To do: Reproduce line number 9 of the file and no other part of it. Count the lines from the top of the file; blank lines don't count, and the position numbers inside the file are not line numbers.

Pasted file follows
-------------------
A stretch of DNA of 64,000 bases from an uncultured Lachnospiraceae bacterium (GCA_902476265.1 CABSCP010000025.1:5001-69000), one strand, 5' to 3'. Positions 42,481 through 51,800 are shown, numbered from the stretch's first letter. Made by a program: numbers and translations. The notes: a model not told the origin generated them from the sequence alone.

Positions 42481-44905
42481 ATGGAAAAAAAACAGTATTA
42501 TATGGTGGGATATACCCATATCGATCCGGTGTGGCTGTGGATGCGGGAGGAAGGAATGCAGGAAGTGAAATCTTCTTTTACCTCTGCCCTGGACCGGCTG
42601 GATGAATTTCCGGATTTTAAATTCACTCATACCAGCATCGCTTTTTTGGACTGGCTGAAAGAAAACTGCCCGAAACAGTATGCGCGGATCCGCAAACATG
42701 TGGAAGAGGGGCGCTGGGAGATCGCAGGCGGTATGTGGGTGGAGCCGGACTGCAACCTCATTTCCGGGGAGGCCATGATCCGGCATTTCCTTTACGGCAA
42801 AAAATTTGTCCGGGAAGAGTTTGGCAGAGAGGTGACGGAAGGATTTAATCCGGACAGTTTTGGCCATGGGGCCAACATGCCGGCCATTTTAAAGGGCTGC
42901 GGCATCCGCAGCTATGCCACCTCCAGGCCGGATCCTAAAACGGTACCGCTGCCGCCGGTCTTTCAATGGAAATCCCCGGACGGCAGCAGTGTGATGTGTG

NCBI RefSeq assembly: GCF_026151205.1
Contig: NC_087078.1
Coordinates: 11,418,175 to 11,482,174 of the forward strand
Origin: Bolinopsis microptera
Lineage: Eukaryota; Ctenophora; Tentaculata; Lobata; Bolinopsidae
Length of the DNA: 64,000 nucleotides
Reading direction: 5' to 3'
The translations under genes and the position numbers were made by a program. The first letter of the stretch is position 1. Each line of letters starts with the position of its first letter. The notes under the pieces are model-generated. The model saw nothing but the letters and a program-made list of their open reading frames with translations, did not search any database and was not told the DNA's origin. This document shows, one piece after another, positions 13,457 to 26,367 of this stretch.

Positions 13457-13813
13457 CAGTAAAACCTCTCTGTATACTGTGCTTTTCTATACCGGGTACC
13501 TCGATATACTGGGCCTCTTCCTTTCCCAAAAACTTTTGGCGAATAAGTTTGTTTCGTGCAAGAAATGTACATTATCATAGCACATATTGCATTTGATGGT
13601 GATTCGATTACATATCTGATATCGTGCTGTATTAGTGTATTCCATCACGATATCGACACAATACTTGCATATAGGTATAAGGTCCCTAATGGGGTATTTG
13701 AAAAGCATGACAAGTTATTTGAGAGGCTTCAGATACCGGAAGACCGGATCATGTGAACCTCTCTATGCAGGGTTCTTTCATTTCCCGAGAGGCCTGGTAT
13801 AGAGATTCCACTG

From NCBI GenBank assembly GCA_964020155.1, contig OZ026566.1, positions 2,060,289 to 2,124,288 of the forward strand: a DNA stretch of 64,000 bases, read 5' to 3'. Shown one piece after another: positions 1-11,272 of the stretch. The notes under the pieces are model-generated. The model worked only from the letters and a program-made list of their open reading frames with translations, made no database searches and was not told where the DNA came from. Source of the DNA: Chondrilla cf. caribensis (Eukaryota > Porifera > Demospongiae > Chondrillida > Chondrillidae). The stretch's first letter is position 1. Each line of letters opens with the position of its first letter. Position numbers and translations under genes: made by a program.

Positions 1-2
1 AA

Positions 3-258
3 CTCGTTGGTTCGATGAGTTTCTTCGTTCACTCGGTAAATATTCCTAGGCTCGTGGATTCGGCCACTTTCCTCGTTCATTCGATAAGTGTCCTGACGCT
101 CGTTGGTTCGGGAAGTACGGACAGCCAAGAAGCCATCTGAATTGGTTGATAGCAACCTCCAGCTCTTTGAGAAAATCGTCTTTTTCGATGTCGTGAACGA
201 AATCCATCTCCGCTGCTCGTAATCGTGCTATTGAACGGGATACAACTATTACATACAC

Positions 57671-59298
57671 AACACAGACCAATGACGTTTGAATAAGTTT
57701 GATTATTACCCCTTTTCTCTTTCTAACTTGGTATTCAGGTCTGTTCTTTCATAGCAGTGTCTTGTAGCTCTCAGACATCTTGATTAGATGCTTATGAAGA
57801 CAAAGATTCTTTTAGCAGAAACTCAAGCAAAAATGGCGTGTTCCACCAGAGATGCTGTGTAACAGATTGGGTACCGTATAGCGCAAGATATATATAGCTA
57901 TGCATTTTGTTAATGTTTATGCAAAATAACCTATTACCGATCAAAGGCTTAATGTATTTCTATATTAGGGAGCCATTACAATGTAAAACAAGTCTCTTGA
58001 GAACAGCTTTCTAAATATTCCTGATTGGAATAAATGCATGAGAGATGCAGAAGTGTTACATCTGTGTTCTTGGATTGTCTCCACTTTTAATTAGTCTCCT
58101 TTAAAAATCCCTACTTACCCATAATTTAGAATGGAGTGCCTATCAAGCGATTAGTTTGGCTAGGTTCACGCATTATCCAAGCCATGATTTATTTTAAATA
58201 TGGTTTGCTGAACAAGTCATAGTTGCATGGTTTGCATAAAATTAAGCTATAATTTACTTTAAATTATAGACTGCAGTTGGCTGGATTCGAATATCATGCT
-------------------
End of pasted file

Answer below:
NCBI RefSeq assembly: GCF_026151205.1